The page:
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Middle East
Death sentence for Egyptian policeman
Officer convicted of shooting dead 20 protesters during upheaval that led to Mubarak's fall.
Last Modified: 22 May 2011 17:02
Egyptians have continued to call for Mubarak-era officials to face prosecution over protester deaths [EPA]

An Egyptian police officer convicted of killing 20 protesters during demonstrations that brought down Hosni Mubarak's government in February has been sentenced to death.

Mohamed Ibrahim Abdel-Monem was found guilty in his absence on Sunday of shooting dead "at random" 20 protesters on January 28, one of the most violent days of the uprising that lasted 18 days.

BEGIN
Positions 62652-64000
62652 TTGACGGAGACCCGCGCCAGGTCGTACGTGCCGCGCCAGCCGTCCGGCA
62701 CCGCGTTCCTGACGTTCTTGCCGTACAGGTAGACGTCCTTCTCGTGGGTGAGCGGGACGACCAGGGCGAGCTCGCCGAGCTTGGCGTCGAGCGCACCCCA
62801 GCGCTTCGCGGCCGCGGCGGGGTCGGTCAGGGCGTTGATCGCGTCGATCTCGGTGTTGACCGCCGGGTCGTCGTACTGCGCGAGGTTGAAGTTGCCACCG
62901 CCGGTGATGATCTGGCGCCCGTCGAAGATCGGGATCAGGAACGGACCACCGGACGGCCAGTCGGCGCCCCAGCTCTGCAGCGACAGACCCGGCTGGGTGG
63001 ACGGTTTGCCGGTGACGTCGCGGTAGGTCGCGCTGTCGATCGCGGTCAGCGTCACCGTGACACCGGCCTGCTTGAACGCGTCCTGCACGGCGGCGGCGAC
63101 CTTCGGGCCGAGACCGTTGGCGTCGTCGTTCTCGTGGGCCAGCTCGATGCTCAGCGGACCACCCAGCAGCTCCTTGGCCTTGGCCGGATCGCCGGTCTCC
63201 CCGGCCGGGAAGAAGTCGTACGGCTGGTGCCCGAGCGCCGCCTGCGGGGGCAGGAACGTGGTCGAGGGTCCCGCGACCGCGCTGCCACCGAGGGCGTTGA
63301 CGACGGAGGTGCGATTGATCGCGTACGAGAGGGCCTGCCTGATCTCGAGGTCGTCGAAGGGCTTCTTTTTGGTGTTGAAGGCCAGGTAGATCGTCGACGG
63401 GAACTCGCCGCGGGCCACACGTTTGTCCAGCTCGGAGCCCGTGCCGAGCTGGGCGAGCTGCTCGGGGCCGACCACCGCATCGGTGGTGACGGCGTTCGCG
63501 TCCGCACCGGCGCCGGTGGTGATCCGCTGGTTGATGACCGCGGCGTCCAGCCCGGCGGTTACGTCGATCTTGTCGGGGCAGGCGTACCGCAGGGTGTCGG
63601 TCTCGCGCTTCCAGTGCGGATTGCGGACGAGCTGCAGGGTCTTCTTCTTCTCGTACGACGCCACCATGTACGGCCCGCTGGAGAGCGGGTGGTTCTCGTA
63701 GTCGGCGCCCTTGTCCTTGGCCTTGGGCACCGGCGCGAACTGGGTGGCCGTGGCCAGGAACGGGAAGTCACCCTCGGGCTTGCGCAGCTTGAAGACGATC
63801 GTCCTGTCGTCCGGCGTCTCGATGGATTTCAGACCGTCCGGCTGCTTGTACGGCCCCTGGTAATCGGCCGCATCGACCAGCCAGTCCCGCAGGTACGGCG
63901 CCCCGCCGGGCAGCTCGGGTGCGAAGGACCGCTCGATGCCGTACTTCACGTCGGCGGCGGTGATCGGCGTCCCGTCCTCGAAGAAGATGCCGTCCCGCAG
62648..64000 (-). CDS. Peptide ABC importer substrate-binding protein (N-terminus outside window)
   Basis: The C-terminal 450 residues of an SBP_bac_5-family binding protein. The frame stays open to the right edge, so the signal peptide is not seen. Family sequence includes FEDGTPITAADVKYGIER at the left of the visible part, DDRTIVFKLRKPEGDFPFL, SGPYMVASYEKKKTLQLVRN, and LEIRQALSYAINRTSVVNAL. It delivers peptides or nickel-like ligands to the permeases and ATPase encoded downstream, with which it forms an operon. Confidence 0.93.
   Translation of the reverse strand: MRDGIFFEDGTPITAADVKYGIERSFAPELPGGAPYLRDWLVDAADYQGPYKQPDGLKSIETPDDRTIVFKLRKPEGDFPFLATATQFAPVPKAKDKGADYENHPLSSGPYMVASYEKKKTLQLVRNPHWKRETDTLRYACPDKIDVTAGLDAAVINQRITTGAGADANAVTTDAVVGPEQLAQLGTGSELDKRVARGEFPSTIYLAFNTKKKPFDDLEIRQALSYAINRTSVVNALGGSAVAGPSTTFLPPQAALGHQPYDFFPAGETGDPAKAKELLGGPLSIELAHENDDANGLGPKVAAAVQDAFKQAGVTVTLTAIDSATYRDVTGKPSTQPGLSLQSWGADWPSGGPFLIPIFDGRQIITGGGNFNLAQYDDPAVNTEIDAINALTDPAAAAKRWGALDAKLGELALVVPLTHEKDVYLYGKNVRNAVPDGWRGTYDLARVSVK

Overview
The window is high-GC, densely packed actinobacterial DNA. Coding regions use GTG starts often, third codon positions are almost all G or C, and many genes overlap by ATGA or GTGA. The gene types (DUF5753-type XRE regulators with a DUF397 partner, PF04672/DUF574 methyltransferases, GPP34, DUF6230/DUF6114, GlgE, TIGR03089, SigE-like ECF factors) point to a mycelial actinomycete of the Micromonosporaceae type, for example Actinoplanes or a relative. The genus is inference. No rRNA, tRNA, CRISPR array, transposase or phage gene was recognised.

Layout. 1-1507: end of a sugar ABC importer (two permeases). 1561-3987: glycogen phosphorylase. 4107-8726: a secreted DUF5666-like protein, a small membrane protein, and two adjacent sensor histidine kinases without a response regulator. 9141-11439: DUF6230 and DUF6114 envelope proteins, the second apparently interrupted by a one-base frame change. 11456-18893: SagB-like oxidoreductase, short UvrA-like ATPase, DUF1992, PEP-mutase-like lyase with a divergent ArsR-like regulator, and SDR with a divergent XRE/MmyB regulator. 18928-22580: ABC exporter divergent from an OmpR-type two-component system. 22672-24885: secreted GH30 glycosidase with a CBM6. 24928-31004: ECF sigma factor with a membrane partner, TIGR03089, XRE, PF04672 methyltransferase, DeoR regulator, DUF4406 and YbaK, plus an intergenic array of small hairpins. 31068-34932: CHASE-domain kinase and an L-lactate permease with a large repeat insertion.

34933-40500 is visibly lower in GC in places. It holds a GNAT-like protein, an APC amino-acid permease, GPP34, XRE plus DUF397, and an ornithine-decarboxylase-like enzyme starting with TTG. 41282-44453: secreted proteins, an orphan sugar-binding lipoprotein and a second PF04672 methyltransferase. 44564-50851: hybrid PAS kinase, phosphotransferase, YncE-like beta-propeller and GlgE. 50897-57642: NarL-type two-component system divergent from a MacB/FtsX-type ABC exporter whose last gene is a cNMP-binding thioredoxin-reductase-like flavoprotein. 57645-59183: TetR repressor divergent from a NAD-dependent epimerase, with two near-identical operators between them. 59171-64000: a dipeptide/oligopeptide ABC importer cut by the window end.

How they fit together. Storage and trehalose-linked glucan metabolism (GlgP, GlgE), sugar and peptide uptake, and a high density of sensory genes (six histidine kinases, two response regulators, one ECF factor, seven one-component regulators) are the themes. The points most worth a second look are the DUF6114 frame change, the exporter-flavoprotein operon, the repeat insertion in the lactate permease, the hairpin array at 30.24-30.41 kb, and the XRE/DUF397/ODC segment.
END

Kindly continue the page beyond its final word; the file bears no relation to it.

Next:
The criminal court in Cairo referred the case to the Grand Mufti, Egypt's religious authority who must approve all death sentences. Abdel-Monem has evaded capture and his present location is unknown.

The sentencing follows long jail terms given to Mubarak-era officials who have been found guilty of corruption in an ongoing campaign by the military-led government to address protesters' demands, including swift trial for people accused of wrongdoing.

Mubarak himself, his wife Suzanne and his powerful sons are being investigated for abuse of power and amassing illegally acquired wealth.

In May, Habib al-Adly, Egypt's former interior minister, was sentenced to 12 years in jail for money laundering and profiteering.

Al-Adly is accused of ordering police to fire upon pro-democracy protesters and is one of the most senior ministers from the former government to be put on trial.

Another former minister, Zoheir Garranah, who headed the tourism portfolio, was sentenced to five years after he was found guilty of handing out tourism licences illegally.

Source:
Agencies
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